The files in this series mainly contain background information for some of Corbin's published works. They contain research notes, news clippings, correspondence, etc. Of particular interest is the subject file, "Mount Rushmore Inscription: Calvin Coolidge and Gutzon Borglum." The file contains correspondence with Calvin Coolidge regarding the inscription on Mount Rushmore as well as various news clippings and other notes

Series 6: Press Reviews

This series contains newspaper clippings of book reviews. The files consist of reviews of three of John Corbin's books. The books reviewed are "The Cave Man,""Two Frontiers of Freedom," and "The Unknown Washington."

Series 7: Miscellaneous Clippings and Documents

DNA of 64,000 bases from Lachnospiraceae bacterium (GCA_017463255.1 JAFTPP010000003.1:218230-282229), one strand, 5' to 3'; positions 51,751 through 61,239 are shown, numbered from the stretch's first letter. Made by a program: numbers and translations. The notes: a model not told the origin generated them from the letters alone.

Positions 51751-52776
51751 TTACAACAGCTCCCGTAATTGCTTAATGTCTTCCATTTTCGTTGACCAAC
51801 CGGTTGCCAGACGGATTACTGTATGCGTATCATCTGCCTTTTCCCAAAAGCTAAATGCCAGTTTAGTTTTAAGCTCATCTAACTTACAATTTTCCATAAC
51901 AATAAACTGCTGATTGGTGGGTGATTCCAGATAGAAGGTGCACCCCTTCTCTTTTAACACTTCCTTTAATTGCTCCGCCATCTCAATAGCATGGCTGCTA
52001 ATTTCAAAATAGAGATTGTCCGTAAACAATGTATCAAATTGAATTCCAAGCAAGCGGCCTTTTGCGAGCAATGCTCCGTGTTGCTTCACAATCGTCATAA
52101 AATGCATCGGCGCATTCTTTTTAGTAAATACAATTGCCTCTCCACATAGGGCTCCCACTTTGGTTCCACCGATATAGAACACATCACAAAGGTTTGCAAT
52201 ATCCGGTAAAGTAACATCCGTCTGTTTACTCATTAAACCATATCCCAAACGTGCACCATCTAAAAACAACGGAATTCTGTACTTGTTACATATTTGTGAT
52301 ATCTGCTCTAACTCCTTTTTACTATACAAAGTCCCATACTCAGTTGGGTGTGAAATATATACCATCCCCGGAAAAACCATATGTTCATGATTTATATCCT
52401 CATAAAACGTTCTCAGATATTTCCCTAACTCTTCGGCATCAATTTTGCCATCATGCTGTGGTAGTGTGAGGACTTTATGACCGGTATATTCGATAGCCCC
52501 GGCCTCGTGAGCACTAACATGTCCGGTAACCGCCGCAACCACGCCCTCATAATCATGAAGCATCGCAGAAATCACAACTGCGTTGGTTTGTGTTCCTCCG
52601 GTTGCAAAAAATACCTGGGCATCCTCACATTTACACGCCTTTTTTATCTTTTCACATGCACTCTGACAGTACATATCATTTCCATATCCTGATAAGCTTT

The miscellaneous items in this series include newspaper clippings, a few lines of a poem of unknown origin, an announcement from the Drama and Music Committee of the Twentieth Century Club for 1905-1906, and an issue of the French language newspaper L'Horizon: Journal des Poilus. Also included in this series is a scrapbook created by John Corbin. It contains news clippings, a few pieces of correspondence, and some additional miscellany.

Series 8: Photographs

The photographs in this series are mainly of John Corbin, with a few of his wife Amy. Also included is a photo of John Corbin at a meeting of summer residents of Bar Harbor, Maine. Accompanying the the photo is a newspaper clipping describing the meeting, which was held to encourage support of "the eight-point Roosevelt-Churchill program and also begin a study of worldwide collective security." The photo includes such notables as former U.S. Consul General to Stockholm Hallett Johnson and former U.S. Ambassador to Turkey Henry Morgenthau. The photos range in date from the 1880s to the 1950s.